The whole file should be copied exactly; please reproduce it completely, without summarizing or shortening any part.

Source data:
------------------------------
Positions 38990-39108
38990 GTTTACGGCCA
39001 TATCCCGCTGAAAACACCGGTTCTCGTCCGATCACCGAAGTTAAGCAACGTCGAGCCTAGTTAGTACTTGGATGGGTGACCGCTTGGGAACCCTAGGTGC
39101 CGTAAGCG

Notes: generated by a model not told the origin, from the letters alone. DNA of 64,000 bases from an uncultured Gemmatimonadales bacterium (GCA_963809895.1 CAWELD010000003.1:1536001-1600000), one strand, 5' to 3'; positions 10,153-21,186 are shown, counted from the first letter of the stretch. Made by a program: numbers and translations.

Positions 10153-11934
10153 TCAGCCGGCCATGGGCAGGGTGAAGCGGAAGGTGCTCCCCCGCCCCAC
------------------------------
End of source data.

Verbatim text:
Positions 38990-39108
38990 GTTTACGGCCA
39001 TATCCCGCTGAAAACACCGGTTCTCGTCCGATCACCGAAGTTAAGCAACGTCGAGCCTAGTTAGTACTTGGATGGGTGACCGCTTGGGAACCCTAGGTGC
39101 CGTAAGCG

Notes: generated by a model not told the origin, from the letters alone. DNA of 64,000 bases from an uncultured Gemmatimonadales bacterium (GCA_963809895.1 CAWELD010000003.1:1536001-1600000), one strand, 5' to 3'; positions 10,153-21,186 are shown, counted from the first letter of the stretch. Made by a program: numbers and translations.

Positions 10153-11934
10153 TCAGCCGGCCATGGGCAGGGTGAAGCGGAAGGTGCTCCCCCGCCCCAC